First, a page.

EBRD logoMOSCOW, May 18 (RIA Novosti) - The EBRD -- European Bank for Reconstruction and Development -- has for a first-ever time issued ruble bonds to circulate in the Russian market, Steven Kaempfer, bank vice-president for finance, announced to the media today. The EBRD is coming as the world's first international financial institution to issue ruble bonds in Russia, he stressed. The total batch will amount to five billion rubles (R27.99/$1 is the Central Bank rate for today), with a five-year payment term. Each bond will have a variable coupon. Intended for Russian capital investors, the loan fully complies with the acting Russian legislation, Kaempfer emphasized. The variable coupon rate is tied in with the MosPrime Rate, a new monetary market indicator, as elaborated under Russia's National Currency Association aegis. Eight major Russian-based banks guarantee indicator quotation. The MosPrime Rate is established for every day to reflect the rates on which creditor banks agree to offer loans to top-notch financial institutions for a month to three, explained the EBRD chief. The annual rate for EBRD bonds first coupon has been established at 4.04 per cent to change once every three months in conformity with the acting MosPrime offer rate for the period. Russia's Federal Service on Financial Markets will receive a project summary tomorrow. As soon as necessary papers are registered, the EBRD will apply to MICEX -- Moscow Interbank Currency Exchange -- to enter the bonds on its list, and to the Central Bank of Russia to include them in the pawning list. Raiffeisenbank Austria and Citigroup lead bond issue organizers, and ten banks -- Russian-based and transnational alike -- are among the underwriters, Kaempfer went on. The EBRD is coming out in the Russian market as a major capital investor -- it has invested, for today, close on six billion euros to fund roughly two hundred projects, he added. The projects the bank was funding, or intended to fund, needed ruble financing. The EBRD has grown to realize that point ever clearer. Besides, it is within its mandate, and in conformity with resolutions of its stockholders -- Russia among them, to promote the progress of domestic capital markets. Whatever revenues the bonds bring will be used entirely within the Russian market, Kaempfer pointed out. As for prospects for more ruble bond issues, the EBRD cannot be sure for now about exact dates. Anyway, the bank is envisaging a project financing line to exceed by far the present bond issue, he said.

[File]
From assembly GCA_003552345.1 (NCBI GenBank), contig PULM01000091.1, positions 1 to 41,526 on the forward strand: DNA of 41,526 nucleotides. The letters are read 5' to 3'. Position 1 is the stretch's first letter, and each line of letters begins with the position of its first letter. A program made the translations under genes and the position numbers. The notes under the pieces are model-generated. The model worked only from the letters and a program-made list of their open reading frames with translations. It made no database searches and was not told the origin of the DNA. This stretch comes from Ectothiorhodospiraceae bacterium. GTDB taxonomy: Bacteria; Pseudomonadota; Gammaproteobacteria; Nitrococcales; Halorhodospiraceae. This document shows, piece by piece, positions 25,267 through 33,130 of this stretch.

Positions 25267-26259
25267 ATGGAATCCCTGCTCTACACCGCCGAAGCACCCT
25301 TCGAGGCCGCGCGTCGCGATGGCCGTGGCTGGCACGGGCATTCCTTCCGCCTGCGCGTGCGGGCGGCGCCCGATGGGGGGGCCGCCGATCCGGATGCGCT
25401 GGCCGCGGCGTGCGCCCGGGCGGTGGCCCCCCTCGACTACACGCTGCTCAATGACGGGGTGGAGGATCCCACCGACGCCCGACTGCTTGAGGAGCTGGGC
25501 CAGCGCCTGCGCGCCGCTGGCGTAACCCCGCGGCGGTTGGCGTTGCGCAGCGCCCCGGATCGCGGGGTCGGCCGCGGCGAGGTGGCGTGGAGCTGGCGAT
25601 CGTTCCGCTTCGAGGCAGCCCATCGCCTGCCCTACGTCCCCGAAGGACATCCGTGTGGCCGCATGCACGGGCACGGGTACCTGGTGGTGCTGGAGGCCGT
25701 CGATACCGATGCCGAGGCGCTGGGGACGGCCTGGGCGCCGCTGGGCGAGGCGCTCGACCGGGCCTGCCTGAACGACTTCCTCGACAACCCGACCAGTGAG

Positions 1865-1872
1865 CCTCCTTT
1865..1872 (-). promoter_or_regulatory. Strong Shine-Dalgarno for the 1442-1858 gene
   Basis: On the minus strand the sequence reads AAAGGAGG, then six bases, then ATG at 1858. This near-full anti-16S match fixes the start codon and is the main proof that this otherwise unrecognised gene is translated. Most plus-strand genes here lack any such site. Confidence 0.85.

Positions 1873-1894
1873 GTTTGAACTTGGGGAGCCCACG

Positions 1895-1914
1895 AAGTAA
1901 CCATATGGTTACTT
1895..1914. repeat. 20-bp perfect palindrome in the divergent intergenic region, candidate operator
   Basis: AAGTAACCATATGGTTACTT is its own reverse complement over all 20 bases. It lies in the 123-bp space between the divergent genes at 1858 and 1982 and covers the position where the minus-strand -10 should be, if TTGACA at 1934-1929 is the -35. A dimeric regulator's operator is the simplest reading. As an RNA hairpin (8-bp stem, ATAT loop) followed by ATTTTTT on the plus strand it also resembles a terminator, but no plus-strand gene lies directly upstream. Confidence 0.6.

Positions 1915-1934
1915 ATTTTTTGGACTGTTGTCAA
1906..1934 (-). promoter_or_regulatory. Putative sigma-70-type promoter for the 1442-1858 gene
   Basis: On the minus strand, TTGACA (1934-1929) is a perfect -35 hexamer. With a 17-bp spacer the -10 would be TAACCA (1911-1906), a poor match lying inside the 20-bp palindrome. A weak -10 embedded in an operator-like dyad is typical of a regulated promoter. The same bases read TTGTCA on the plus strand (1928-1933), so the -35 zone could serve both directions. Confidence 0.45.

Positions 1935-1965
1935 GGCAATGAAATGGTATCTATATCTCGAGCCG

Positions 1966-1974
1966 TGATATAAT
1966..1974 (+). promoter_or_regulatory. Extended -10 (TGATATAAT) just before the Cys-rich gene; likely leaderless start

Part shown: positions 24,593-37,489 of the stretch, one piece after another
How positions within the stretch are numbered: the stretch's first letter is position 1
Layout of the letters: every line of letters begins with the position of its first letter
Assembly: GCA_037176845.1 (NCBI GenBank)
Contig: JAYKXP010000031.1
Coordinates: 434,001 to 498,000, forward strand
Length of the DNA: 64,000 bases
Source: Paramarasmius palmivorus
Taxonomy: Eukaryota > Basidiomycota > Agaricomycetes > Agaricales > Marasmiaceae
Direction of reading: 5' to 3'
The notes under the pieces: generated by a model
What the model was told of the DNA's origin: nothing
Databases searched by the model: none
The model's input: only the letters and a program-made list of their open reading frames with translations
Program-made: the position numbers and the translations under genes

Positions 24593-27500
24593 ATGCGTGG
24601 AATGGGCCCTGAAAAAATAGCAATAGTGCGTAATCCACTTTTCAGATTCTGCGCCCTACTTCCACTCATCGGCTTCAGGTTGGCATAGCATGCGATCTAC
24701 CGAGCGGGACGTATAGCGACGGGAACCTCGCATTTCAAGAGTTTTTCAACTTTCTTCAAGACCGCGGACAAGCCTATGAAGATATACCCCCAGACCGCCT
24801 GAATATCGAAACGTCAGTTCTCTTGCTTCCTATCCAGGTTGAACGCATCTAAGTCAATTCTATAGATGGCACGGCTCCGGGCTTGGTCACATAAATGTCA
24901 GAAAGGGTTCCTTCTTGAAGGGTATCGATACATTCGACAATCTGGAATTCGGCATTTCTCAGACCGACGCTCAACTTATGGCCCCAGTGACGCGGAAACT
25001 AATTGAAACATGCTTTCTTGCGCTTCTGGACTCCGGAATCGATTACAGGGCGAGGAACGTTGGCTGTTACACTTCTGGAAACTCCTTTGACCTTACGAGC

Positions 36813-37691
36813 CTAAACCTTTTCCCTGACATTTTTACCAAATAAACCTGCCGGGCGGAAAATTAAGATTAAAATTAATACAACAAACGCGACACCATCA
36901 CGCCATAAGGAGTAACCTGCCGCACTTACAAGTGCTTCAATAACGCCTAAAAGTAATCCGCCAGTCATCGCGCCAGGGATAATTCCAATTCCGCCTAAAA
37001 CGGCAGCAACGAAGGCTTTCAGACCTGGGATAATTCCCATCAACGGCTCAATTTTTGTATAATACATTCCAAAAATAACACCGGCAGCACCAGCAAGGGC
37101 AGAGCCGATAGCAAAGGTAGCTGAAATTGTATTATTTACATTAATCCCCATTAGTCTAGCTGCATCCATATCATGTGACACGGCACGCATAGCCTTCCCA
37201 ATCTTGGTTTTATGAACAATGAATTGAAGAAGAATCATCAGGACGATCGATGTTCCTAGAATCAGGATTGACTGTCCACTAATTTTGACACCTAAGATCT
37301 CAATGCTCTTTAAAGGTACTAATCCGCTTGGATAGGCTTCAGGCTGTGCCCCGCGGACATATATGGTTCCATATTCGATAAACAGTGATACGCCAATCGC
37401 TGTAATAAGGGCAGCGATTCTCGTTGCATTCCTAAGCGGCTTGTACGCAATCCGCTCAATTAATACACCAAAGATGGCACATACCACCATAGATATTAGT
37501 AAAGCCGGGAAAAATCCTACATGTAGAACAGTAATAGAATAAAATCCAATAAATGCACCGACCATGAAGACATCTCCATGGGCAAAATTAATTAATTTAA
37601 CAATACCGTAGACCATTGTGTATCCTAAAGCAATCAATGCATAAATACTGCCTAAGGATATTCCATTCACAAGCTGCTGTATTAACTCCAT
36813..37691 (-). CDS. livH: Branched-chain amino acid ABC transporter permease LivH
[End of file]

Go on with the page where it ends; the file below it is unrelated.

Monday, May 16, 2005


MOSCOW, May 14 (RIA Novosti) - Morgan Stanley investment bank announced changes in its stock indexes yesterday, causing the weight of the Russian index in the regional index MSCI Emerging Market grew by 15%. It was the biggest increase in the weight of Russian companies in the MSCI index in the past few years, Kommersant reported. Because of this, the MSCI Russia index includes new papers - MTS, VimpelCom, AFK Sistema, the steel group Mechel, Wimm-Bill-Dann, VolgaTelecom and Transneft. The weight of shares that had been included in the index before, like those of LUKoil, Surgutneftegaz and Norilsk Nickel, decreased. Mosenergo shares were removed from the index. Experts describe the increase, which many big investors use as a guideline for forming their portfolio, as a clearly positive factor for Russia as a whole. In the past, the MSCI index included only the shares that were actively marketed in the RTS and MICEX. But now it also includes Russian companies whose papers are marketed on Western exchanges like the London Stock Exchange and the New York Stock Exchange. This will give additional support to the Russian shares, said Alex Kantarovich, chief strategist at Aton. Funds with equities worth $100 billion take into account MSCI Emerging Market indexes when deciding how to invest. Fund manager's attention will be drawn above all to the new companies included in the index, Kantarovich said. This will have the biggest effect on the least liquid of companies included in the index - VolgaTelecom and Transneft, said Ovanes Oganesyan, an analyst with Renaissance Capital. A big fund that invests 2% of its portfolio in Transneft shares will greatly increase the quotations of the liquid company, he said. Changes in the indexes are effective since May 31, but investors are expected to form their portfolios in advance.